I’ve talked a little bit about the MVP, or minimum viable product. I’ve talked about the ways in which this is a very different thing to a prototype. They serve different purposes.
In this post, I want to talk about how this relates to mockups and wireframes.
If we look at a dictionary definition for the term mockup, or specifically mock-up, it is described as
(noun) a full-size model of something large that has not yet been built, showing how it will look or operate:
We can see from this definition that it differs from an MVP, or even a prototype, given that they imply something has been built, albeit something relatively small.
So, a mockup is a representation of something yet to exist.
For me, this could be a relatively high fidelity design
Or, it could be something more sketch-like, often called a wireframe
I put both of these in the same category of a mockup, just that one is more basic in presentation than the other.
What is a mockup for?
A mockup for me is commonly used as a communication tool. It’s a tool used to share your vision with others.
This could be talking to prospects, early adopters, and customers. This can be a great way to have a more visual story you can share with your customer base.
This could also be for internal communication. You may need to convince internal stakeholders of the approach you are planning on taking.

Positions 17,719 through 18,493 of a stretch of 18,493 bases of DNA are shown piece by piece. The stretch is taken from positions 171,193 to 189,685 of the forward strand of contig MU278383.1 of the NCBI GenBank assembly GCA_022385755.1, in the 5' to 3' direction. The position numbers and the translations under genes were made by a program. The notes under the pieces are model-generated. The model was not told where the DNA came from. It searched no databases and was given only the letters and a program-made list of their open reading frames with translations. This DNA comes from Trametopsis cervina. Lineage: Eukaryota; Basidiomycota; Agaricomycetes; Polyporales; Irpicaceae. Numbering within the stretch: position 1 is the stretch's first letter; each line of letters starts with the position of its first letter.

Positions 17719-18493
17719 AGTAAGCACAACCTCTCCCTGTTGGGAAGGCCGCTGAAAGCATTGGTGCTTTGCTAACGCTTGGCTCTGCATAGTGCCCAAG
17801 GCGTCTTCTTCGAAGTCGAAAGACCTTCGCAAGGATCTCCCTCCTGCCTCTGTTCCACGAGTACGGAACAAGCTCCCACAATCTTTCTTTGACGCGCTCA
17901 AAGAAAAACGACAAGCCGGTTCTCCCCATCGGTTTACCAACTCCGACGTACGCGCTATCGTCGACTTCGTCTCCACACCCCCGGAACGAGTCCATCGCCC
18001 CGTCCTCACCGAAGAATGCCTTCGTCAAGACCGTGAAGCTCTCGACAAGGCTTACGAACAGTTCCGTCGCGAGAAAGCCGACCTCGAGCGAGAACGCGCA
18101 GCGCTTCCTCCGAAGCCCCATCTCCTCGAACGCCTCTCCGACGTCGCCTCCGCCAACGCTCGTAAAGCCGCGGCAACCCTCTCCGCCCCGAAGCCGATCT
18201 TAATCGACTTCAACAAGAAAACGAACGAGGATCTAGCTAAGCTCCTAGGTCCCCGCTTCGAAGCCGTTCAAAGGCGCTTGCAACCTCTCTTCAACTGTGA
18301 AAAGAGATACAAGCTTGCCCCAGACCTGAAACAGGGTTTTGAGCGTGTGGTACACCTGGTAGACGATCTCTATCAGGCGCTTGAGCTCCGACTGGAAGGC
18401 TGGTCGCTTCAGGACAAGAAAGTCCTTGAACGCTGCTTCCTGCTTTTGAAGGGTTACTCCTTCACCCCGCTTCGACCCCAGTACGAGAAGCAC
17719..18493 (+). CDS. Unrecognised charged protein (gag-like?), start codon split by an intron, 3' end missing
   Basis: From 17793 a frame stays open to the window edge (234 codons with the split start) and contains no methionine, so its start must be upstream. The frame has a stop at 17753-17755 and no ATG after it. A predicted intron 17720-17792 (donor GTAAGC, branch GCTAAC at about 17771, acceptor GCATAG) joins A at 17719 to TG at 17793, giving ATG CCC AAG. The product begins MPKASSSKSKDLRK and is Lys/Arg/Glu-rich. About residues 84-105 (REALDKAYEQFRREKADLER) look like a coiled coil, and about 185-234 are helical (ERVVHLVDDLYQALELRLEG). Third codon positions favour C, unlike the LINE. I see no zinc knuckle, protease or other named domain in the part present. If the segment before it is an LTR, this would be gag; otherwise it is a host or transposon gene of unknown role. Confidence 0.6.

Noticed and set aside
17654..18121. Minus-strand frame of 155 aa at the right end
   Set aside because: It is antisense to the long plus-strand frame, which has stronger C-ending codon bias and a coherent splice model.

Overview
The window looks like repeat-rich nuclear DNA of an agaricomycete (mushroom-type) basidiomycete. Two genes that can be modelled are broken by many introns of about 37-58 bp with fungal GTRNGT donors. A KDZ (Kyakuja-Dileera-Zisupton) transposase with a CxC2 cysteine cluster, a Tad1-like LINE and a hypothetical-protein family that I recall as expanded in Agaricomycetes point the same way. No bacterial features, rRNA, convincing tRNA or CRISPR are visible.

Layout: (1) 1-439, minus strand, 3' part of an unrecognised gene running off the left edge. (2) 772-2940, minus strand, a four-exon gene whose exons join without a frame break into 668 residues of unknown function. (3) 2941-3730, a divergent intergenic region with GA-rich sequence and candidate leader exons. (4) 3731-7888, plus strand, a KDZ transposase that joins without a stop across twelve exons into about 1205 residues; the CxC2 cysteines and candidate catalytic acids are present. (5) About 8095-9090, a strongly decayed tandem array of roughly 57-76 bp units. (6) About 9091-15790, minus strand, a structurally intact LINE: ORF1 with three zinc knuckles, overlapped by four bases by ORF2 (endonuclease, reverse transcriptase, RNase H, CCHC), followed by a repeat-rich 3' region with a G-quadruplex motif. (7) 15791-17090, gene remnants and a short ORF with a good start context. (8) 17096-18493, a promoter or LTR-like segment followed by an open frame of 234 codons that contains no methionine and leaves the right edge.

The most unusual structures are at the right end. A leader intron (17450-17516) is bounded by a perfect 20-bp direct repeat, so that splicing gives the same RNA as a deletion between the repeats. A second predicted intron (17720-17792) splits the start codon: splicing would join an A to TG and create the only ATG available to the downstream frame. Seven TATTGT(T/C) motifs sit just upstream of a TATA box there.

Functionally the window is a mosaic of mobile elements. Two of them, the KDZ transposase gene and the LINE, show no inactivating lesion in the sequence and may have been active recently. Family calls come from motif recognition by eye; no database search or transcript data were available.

It can even be used during the development process to help share a vision with those implementing the product. A mockup can be treated as a precise specification, but more commonly would be used to demonstrate vision, with precise details to be discussed at time of implementation.
MVPs and Mockups
So, if a mockup is something less than an MVP, does that make it less valuable?
Far from it. I would say that the use of mockups should go hand in hand with a lean development strategy and should sit alongside your MVP.
As part of informing the strategy for your MVP, mockups should be used as a tool to communicate vision, and gauge feedback.
Your early adopters by definition are going to be highly engaged customers. They will love to give feedback based on mockups, which will only help to refine the contents of your MVP and make that whole validation process more valuable.
Whilst you are performing validation of your MVP, again, mockups can serve to illustrate future vision and refinement, and can even help segment your early adaptors whilst planning your more feature rich roadmap.
So, as with prototypes, don’t consider this a scenario where it’s a case of one or the other. When used together with a clear intent, they can both speed up development and the likelihood of product success.